When you first hear that ringing in your ears you might have a very typical response: pretend that it’s no big deal. You set about your normal habits: you do your shopping, you cook dinner, you attempt to have a discussion with your friends. While at the same time you try your hardest to dismiss that ringing. Because you feel sure of one thing: your tinnitus will go away by itself.
After several more days of unremitting buzzing and ringing, however, you begin to have doubts.
This situation happens to other people as well. sometimes tinnitus stop on its own, and other times it will linger on and that’s why it’s a challenging little condition.
The Condition of Temporary Tinnitus
Around the globe, nearly everyone has had a bout of tinnitus because it’s very common. Tinnitus is a non-permanent condition, in most instances, and will ultimately vanish by itself. A rock concert is an excellent illustration: you go to your local stadium to see your favorite band and you notice, when you get back home, that there is a ringing in your ears.
Within a couple of days the kind of tinnitus associated with injury from loud noise will usually disappear (and you chalk it up to the cost of seeing your favorite band play live).
Over time loss of hearing can develop from temporary or “acute” to permanent or “chronic” because of this exact kind of injury. One concert too many and you may be waiting quite a while for your tinnitus to go away by itself.
When Tinnitus Doesn’t Seem to be Going Away by Itself
If your tinnitus continues for over three months it’s then classified as chronic tinnitus (but you should have it checked by a specialist long before that).
Something like 5-15% of people globally have documented indications of chronic tinnitus. While there are some understood close connections (such as loss of hearing, for instance), the causes of tinnitus aren’t yet very well understood.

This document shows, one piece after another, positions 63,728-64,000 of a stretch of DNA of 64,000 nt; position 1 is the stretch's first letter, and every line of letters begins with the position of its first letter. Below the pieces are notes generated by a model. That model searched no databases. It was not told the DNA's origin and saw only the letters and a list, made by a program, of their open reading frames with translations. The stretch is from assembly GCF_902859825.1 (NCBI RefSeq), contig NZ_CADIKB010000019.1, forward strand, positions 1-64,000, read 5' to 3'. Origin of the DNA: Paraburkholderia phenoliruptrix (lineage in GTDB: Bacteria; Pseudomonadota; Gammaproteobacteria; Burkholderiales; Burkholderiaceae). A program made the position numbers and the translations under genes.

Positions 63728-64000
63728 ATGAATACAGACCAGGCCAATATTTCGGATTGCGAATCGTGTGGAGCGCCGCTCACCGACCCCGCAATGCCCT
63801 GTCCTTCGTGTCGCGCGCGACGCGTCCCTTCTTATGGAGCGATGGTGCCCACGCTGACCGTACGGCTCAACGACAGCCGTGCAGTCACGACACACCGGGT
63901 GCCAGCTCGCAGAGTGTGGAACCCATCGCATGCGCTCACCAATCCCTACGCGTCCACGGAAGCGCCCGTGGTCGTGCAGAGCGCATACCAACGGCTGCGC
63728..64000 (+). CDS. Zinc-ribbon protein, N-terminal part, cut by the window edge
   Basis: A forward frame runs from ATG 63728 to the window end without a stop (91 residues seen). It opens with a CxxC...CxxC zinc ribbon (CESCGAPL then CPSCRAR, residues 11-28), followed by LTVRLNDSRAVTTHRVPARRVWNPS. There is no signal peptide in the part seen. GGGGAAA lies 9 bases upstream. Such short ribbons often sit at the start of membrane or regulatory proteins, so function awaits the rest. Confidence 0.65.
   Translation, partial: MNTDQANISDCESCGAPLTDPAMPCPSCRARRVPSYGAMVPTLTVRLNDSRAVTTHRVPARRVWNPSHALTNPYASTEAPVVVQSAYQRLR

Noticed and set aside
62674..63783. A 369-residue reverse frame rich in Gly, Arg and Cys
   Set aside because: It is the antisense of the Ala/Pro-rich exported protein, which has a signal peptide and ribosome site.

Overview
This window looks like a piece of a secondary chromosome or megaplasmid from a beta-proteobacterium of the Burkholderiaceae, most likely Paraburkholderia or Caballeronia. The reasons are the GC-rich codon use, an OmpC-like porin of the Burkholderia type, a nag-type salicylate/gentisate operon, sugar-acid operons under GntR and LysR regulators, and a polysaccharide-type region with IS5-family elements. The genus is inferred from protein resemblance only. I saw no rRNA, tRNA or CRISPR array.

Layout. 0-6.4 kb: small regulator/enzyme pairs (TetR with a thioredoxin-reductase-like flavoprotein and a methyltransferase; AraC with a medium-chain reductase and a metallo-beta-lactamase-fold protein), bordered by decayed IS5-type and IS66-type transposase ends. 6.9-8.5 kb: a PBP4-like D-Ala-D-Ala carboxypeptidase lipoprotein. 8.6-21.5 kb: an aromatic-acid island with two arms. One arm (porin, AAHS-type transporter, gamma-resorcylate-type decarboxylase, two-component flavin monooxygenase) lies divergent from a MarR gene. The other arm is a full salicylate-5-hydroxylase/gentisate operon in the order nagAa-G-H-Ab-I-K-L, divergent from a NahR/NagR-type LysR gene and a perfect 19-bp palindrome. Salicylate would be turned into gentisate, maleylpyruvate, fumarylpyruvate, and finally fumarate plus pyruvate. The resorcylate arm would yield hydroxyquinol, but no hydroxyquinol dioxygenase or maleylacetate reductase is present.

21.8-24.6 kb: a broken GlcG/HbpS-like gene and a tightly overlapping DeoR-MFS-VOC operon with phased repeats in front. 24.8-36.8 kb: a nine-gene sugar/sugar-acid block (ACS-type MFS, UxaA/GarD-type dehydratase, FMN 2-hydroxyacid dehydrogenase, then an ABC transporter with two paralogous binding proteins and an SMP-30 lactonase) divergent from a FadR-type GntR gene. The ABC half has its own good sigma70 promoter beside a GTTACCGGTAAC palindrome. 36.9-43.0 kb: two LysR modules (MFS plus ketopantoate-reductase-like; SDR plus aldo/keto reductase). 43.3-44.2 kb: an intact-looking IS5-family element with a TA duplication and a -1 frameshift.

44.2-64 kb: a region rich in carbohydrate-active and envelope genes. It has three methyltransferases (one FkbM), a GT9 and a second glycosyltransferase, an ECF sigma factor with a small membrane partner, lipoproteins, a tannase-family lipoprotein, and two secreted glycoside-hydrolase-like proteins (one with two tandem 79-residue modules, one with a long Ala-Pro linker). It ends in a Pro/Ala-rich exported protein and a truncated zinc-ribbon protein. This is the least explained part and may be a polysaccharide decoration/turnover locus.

Often, a fast cure for tinnitus will be elusive if the causes aren’t clear. If your ears have been ringing for more than three months and there’s no recognizable cause, there’s a good possibility that the sound will not subside by itself. In those instances, there are treatment options available (such as cognitive behavioral therapy or noise-canceling devices) that can help you deal with symptoms and preserve your quality of life.
The Cause of Your Tinnitus is Important
It becomes much easier to mitigate the symptoms of tinnitus when you can identify the root causes. For example, if your tinnitus is produced by a persistent, bacterial ear infection, treatment with an antibiotic will tend to solve both problems, bringing about a healthy ear and clear hearing.
Here are some likely causes of acute tinnitus:
- A blockage in the ear or ear canal
- Chronic ear infections
- Hearing loss (again, this is often associated with chronic tinnitus)
- Eardrum damage (such as a perforated eardrum)
- Meniere’s disease (this is often associated with chronic tinnitus, as Meniere’s has no cure)
The Big Question…Will my Tinnitus Ever Subside?
The bottom line is that in most cases, yes, your tinnitus will go away by itself. But it becomes progressively more likely that you’re coping with chronic tinnitus the longer these tinnitus sounds linger.
You can convince yourself that everything is fine and hope that the noises will simply stop. But there could come a point where your tinnitus begins to become irritating, where it’s difficult to focus because the sound is too disruptive. In those circumstances, crossing your fingers might not be the comprehensive treatment plan you need.
In most cases, though, in fact, throughout most of your life, your tinnitus will often go away on its own, a normal reaction to a noisy environment (and your body’s method of letting you know to stay away from that environment in the future). Whether that’s chronic or acute tinnitus, well, we’ll only know over time.